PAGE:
Yesterday, the Russian National Settlement Depository (NSD) published a report on its vision for blockchain in finance. It covers asset tokenization, standards, governance, and the NSD’s “extensive experience” in implementing blockchain projects.
The organization’s Director for Innovations, Artyom Duvanov, said: “In some cases, implementing blockchain allows the simplification of system architecture and provides clients with a cheaper solution as compared to the centralized ones.”
He continued: “The emergence of new types of digital assets can also contribute to the quicker implementation of the distributed ledger technology; it lets us provide the market transparency required by regulators and allows the protection of investor rights.”
The report reveals that the NSD has already participated in various blockchain initiatives. They include automated voting at general meetings, a pilot for issuing commercial paper with smart contracts, testing transactions for raising funds with tokens, and a distributed digital depository project. Last year, it used its blockchain to issue a bond, which was redeemed by Sberbank.
The NSD also shared that, since the launch of its blockchain lab in 2015, it works with Hyperledger and the International Securities Services Association (ISSA). With ISSA’s classification, the report sorts out multiple tokenized cash projects by risk. These include China’s central bank digital currency (CBDC), the Utility Settlement Coin (USC), and the JPM Coin:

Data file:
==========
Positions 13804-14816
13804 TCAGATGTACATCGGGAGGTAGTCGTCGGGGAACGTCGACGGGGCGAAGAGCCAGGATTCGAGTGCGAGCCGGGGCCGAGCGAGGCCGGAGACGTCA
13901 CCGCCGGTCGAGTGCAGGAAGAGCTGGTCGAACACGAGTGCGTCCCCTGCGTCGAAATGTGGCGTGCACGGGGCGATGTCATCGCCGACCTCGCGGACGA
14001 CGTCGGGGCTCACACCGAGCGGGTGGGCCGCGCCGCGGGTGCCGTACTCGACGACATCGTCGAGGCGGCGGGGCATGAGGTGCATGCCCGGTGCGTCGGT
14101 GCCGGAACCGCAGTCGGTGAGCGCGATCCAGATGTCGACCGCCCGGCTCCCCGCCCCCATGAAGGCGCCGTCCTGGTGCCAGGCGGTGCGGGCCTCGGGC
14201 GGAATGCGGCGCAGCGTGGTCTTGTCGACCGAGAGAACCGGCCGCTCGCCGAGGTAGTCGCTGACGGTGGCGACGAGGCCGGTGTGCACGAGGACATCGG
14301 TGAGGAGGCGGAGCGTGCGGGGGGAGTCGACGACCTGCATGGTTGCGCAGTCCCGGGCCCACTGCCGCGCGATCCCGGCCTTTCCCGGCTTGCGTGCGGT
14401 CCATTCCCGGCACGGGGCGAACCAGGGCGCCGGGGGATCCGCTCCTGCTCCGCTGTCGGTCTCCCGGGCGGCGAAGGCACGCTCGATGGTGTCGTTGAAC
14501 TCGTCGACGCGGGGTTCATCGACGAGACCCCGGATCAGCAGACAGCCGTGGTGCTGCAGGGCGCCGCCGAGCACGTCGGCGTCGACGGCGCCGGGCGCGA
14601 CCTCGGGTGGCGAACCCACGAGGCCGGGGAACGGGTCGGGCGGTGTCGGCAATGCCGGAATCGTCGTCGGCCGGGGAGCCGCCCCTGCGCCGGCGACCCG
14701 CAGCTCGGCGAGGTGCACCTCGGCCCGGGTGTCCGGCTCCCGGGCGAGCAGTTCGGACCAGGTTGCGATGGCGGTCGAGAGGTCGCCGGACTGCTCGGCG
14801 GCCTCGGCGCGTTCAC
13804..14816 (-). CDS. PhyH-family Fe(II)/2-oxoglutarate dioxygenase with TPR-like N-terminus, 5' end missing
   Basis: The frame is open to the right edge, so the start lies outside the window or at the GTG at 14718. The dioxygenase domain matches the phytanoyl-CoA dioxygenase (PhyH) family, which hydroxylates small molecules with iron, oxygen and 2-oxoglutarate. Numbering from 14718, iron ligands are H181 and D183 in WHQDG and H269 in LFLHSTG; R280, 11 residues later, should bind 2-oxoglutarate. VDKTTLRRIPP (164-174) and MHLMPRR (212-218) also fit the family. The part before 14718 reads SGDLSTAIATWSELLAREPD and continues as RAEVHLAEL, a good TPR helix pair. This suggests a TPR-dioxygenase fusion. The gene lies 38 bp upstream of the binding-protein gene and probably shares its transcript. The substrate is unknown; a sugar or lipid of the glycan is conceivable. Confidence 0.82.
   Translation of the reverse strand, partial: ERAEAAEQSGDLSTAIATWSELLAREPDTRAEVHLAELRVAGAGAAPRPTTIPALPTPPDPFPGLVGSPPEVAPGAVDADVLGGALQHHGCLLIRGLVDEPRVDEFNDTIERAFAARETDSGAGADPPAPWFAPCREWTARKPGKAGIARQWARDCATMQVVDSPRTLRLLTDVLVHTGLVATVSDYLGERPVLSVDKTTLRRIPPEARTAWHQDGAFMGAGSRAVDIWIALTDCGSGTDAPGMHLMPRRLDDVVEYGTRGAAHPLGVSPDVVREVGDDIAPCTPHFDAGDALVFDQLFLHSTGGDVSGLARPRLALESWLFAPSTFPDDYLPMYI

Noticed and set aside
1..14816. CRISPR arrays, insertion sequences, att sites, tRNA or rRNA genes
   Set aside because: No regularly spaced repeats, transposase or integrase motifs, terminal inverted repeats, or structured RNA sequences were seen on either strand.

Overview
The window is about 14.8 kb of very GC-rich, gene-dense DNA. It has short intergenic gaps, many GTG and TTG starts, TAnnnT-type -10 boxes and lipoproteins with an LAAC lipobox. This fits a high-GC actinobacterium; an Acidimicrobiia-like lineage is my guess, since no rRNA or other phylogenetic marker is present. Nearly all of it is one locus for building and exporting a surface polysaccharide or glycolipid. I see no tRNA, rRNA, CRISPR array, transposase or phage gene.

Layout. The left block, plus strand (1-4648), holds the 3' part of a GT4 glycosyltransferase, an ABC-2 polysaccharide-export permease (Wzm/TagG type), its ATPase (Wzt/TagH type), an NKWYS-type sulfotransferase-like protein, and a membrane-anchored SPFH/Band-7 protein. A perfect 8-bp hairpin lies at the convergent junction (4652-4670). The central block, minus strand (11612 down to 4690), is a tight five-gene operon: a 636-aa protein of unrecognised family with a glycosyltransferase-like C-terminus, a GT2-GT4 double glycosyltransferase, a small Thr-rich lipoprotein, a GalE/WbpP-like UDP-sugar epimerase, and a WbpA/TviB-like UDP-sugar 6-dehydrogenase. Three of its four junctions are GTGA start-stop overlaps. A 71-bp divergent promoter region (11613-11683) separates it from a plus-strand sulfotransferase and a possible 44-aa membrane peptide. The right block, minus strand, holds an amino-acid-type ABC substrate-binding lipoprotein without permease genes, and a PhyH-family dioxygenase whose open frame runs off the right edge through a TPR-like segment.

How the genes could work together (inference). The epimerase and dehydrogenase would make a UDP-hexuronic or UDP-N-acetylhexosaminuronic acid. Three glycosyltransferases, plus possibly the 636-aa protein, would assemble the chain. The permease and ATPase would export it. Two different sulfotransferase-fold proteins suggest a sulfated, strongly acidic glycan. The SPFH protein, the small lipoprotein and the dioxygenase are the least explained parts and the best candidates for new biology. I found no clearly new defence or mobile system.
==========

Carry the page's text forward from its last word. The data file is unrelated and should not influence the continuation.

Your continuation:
The report points out that few tokenization projects reach the stage of commercial use. In general, only 4% of 398 high profile enterprise blockchain projects were deployed. One of the main reasons for this is the lack of confirmed demand for blockchain from business, the state, or regulators.
Indeed, the NSD considered this an “essential prerequisite for success”. It found that demand could be driven by transparency, efficiency, and the possibility that a new blockchain system could attract and manage more retail investors.
Going further than many whitepapers, the report puts forward questions to be considered before applying blockchain to assets. Is an asset to be tokenized sufficiently liquid? Who will issue the token on the blockchain? How will it be governed? Without confirmed demand and reliable answers to these questions, blockchain may not be the answer.
Instead of just listing the benefits of the technology, without its possible downsides, the NSD has taken a balanced approach which reflects its experience. For instance, tokenizing an asset doesn’t automatically make it liquid.
The report concludes: “A blockchain platform could facilitate the introduction of new settlement models and the provision of such services as, for example, factoring.”
“Transferring the entire set of business processes associated with a certain asset or service type to blockchain, adding tokenized funds to the blockchain perimeter, and adapting the financial infrastructure to transactions in new asset types using distributed ledger technology seem to be the most cost-efficient option.”